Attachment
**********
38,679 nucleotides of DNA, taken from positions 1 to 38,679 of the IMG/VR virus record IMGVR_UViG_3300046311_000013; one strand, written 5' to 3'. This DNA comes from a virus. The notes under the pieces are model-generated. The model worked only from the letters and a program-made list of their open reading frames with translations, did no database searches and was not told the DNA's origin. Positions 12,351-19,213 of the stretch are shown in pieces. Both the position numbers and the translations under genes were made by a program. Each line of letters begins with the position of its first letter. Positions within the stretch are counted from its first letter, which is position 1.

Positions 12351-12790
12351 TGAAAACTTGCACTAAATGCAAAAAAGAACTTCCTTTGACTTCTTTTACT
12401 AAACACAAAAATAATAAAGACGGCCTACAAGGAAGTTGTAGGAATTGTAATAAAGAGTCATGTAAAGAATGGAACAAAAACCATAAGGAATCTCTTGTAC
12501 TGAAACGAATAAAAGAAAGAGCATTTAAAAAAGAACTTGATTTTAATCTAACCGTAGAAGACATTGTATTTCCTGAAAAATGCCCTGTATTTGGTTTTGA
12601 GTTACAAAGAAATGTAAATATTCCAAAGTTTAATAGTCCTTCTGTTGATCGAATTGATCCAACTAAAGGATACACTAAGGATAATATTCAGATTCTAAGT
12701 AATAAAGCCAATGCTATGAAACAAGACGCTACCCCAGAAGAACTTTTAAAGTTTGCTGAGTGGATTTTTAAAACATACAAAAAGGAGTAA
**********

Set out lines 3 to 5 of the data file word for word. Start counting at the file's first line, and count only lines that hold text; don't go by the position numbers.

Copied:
12351 TGAAAACTTGCACTAAATGCAAAAAAGAACTTCCTTTGACTTCTTTTACT
12401 AAACACAAAAATAATAAAGACGGCCTACAAGGAAGTTGTAGGAATTGTAATAAAGAGTCATGTAAAGAATGGAACAAAAACCATAAGGAATCTCTTGTAC
12501 TGAAACGAATAAAAGAAAGAGCATTTAAAAAAGAACTTGATTTTAATCTAACCGTAGAAGACATTGTATTTCCTGAAAAATGCCCTGTATTTGGTTTTGA